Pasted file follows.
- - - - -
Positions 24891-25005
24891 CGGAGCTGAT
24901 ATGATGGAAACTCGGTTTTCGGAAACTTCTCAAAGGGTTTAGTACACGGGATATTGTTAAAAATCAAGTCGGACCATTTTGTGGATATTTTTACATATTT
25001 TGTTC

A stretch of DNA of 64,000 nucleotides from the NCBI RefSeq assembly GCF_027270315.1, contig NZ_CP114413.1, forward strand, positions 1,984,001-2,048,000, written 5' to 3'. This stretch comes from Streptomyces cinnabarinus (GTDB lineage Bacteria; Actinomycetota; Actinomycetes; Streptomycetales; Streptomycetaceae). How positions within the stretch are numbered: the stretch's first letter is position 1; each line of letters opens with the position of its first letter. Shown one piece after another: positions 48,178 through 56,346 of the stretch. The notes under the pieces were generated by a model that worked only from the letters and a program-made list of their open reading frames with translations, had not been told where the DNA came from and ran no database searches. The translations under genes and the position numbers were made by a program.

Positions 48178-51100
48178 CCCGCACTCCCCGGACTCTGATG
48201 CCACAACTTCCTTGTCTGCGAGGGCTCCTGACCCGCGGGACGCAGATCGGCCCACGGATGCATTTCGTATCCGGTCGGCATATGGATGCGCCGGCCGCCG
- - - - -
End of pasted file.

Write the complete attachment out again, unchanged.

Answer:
Positions 24891-25005
24891 CGGAGCTGAT
24901 ATGATGGAAACTCGGTTTTCGGAAACTTCTCAAAGGGTTTAGTACACGGGATATTGTTAAAAATCAAGTCGGACCATTTTGTGGATATTTTTACATATTT
25001 TGTTC

A stretch of DNA of 64,000 nucleotides from the NCBI RefSeq assembly GCF_027270315.1, contig NZ_CP114413.1, forward strand, positions 1,984,001-2,048,000, written 5' to 3'. This stretch comes from Streptomyces cinnabarinus (GTDB lineage Bacteria; Actinomycetota; Actinomycetes; Streptomycetales; Streptomycetaceae). How positions within the stretch are numbered: the stretch's first letter is position 1; each line of letters opens with the position of its first letter. Shown one piece after another: positions 48,178 through 56,346 of the stretch. The notes under the pieces were generated by a model that worked only from the letters and a program-made list of their open reading frames with translations, had not been told where the DNA came from and ran no database searches. The translations under genes and the position numbers were made by a program.

Positions 48178-51100
48178 CCCGCACTCCCCGGACTCTGATG
48201 CCACAACTTCCTTGTCTGCGAGGGCTCCTGACCCGCGGGACGCAGATCGGCCCACGGATGCATTTCGTATCCGGTCGGCATATGGATGCGCCGGCCGCCG